Citing the possible presence of pentobarbital, a chemical used to euthanize animals, pet food maker Evanger’s has issued a partial recall of its popular Hunk of Beef Au Jus product. Several pugs grew ill after eating it on New Year’s Eve; one of the dogs died.
As the company says in its FDA recall notice, “Pentobarbital can affect animals that ingest it, and possibly cause side effects such as drowsiness, dizziness, excitement, loss of balance, or nausea, or in extreme cases, possibly death.”
The Hunk of Beef cans in question were manufactured in June 2016; they bear lot numbers that start with 1816E03HB, 1816E04HB, 1816E06HB, 1816E07HB, and 1816E13HB and have an expiration date of June 2020. And although the cans that prompted concerns were all sold in Washington state, the company says the voluntary recall covers all Hunk of Beef cans that were produced in the same week.
Based in Wheeling, Ill., Evanger’s says this is the company’s first recall in its 82 years of operation. And while its meat suppliers are all approved by the USDA, the company says, it has cut ties to the supplier of meat used in the recalled products.
“We feel that we have been let down by our supplier, and in reference to the possible presence of pentobarbital, we have let down our customers,” Evanger’s says. “Despite having a relationship for forty years with the supplier of this specific beef, who also services many other pet food companies, we have terminated our relationship with them and will no longer purchase their beef for use in our Hunk of Beef product.”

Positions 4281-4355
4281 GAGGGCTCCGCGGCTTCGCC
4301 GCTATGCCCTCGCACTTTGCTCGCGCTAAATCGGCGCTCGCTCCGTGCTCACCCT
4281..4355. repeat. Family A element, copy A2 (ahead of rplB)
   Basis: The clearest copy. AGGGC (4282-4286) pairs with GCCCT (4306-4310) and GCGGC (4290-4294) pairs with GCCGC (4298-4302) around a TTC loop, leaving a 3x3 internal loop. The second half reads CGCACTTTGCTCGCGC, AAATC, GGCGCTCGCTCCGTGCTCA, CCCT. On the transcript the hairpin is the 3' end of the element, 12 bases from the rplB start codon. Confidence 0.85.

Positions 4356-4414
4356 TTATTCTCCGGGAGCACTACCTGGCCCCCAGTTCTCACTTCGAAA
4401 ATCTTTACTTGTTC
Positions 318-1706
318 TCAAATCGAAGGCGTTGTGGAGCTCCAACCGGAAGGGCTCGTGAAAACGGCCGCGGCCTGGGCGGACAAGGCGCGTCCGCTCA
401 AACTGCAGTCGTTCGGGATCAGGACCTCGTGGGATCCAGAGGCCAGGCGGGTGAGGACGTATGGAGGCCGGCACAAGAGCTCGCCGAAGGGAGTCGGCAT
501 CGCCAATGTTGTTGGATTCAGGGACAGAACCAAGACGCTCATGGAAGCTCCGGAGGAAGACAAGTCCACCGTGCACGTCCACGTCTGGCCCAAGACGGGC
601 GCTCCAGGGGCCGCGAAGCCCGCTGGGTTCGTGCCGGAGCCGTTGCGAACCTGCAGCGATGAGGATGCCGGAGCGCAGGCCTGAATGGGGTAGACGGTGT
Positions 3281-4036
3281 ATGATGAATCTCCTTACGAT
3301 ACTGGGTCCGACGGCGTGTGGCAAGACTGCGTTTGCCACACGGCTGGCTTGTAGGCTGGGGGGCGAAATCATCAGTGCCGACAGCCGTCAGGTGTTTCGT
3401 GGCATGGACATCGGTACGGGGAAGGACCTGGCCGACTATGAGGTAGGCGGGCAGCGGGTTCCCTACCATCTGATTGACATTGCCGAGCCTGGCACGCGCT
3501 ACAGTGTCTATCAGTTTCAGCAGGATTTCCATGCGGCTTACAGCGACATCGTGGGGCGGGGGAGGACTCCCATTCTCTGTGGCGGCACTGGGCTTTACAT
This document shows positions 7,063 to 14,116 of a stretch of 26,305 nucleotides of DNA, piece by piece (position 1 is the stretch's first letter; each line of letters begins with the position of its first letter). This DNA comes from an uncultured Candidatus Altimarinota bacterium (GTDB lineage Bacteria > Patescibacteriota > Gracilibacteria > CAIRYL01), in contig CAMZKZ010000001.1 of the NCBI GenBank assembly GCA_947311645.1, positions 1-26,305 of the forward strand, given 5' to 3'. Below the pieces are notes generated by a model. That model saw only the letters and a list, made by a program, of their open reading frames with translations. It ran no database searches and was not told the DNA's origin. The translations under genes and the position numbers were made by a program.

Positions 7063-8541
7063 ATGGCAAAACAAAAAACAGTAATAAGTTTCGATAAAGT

Evanger’s first learned of the incident in Washington state when the pet’s grieving owner posted an image to Instagram. The company then offered to pay the veterinary bills incurred by the family whose dogs were ill — but it wasn’t until weeks later, Evanger’s says, that it learned of the possible pentobarbital contamination.
“This beef supplier provides us with beef chunks from cows that are slaughtered in a USDA facility. We continue to investigate how this substance entered our raw material supply,” the pet food maker says.
The incident also brought out the worst in some online commenters, forcing the family-owned company to ask for more civility, even as it extended its sympathies to Nikki Mael and her family over their pet’s death:
“Our hearts go out to the Mael family for this difficult time, as well as because unkind things have been posted on social media that have needlessly been [directed] at both of our families as a result of these claims. We ask that the public discontinue any and all threats and harsh words to either party, as this has been a hard time for everyone involved.”
When the FDA studied the possible presence of pentobarbital in dog food, it was primarily investigating whether the presence of trace amounts might make the anesthetizing agent less effective in animals that are undergoing veterinary procedures.
As part of that study, the FDA’s scientists also checked pet food for signs of dog or cat DNA — looking at the possibility that a euthanized animal might have been included among the rendered meat supply for dry dog food. After the study found no trace of dog or cat DNA, the agency concluded, “Presently, it is assumed that the pentobarbital residues are entering pet foods from euthanized, rendered cattle or even horses.”